Museums in Brighton
Brighton & Hove
Museums in Brighton & Hove
Through the tireless effort of historians, archivists, researchers, preservation teams, and heritage fund donors, very little of Brighton’s rich cultural heritage has been lost to history.
With each museum within Brighton and Hove bearing its own cultural significance through unique collections, pop-up exhibits, and visitor experiences, there’s something for everyone within the vast network of museums, which see a steady footfall of tourists and locals throughout the year.
With its eight museums, twenty-two art galleries, and seven additional heritage sites, Brighton is frequently lauded as one of the main cultural capitals in the UK. Whether you are a natural history buff, an art aficionado or love to learn science via exploring historical artefacts, Brighton’s museums will quench your thirst for knowledge and provide ample opportunity for cultural enrichment.
Beyond the flagship Brighton Museum & Art Gallery, the Booth Museum of Natural History, Hove Museum of Creativity, and Preston Manor & Gardens are cultural hubs worth frequenting and frequenting again for their exhibits. Whereas the Old Police Cells Museum, Brighton Toy and Model Museum, and Fishing Museum cater to slightly more niche tastes.
The main museums in Brighton & Hove include:
Brighton Museum & Art Gallery
On the grounds of the Royal Pavilion, Brighton Museum & Art Gallery is the most prominent museum in East Sussex; it exhibits a diverse range of artworks and artefacts, from fine art to historical photographs, exhibits depicting the evolution of the textile trade to displays of LGBT+ art, this cultural hub is hard to beat.
Except for public holidays, the museum is open year-round; tickets cost £9 for adults and £4 for children; plan your visit via the official website.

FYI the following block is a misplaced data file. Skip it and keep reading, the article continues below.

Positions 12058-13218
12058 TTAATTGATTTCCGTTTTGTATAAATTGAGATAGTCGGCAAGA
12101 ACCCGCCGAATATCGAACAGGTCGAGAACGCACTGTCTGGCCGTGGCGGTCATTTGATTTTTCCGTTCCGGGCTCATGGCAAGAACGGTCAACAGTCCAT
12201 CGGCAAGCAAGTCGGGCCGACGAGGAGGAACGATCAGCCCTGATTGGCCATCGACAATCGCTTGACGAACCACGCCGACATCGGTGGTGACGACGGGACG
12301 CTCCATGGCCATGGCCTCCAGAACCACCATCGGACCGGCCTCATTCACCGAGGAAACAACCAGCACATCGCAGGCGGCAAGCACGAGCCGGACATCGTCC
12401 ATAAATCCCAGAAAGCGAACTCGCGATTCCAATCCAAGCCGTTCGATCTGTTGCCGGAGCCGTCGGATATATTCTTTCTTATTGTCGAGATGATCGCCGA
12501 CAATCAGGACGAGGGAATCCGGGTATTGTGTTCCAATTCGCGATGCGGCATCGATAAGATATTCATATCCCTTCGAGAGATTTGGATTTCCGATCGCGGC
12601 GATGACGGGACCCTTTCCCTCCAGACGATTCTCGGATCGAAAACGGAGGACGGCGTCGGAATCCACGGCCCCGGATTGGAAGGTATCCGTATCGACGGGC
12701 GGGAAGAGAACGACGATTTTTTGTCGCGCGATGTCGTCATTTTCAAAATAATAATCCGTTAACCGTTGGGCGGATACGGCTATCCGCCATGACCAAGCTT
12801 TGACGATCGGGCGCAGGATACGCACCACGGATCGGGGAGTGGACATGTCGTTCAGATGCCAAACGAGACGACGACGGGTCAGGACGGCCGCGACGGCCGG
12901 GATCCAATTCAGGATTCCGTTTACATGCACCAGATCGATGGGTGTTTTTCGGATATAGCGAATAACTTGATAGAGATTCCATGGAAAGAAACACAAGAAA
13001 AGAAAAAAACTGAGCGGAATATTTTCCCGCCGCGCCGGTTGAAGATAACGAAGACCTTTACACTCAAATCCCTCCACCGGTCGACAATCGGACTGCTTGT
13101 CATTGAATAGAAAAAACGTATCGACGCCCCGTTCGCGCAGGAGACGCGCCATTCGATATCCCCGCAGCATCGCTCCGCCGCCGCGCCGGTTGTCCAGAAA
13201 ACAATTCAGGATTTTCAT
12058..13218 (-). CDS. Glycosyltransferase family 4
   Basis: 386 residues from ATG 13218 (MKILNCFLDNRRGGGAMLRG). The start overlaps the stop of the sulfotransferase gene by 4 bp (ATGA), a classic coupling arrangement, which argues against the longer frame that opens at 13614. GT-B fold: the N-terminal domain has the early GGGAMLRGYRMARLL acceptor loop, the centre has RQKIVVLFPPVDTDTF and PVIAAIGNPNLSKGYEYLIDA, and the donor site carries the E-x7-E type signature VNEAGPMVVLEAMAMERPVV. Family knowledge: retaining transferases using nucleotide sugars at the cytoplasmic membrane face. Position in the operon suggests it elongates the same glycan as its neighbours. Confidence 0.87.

Booth Museum of Natural History
The Booth Museum of Natural History was curated to exhibit the history of our natural world and the ways we can protect it. As you browse the building, you will see skeletons of creatures big and small, British birds in their natural habitats, and discover the phenomenon of Victorian taxidermy. There are also plenty of opportunities for children to get involved with interactive exhibits.
The museum is open on Tuesdays and Wednesdays from 12pm – 5pm and Saturdays and Sundays from 10am. – 5pm. Plan your visit here.
Hove Museum of Creativity
Hove Museum of Creativity is what it says on the tin, and so much more. Some of the main permanent attractions include Jaipur’s Gate, which fuses Indian craftsmanship with English design, the Wizard’s Attic, an enchanting children’s favourite, the fine art exhibit, and the showcase of contemporary crafts. The international curation was designed to bring art from the other side of the world a little closer to Hove.
Info: The museum is open throughout the week and weekend, including bank holidays except December 25 and 26. Admission is free; plan your visit here.
Old Police Cells Museum
Under Brighton’s town hall lies the Old Police Cells Museum where you can catch a glimpse into a bygone era of Brighton policing. Go underground to see a testament to the tumultuous past of Brighton, crime artefacts and discover how the role of women in policing has evolved throughout the decades. By viewing the washroom graffiti, you will also see the thoughts and fears of prisoners chillingly laid out in front of you.
Accessibility may be limited, and it is recommended to check ahead when booking as opening times and days vary. Plan your visit and book tickets, which start from £5, here.
Brighton Toy and Model Museum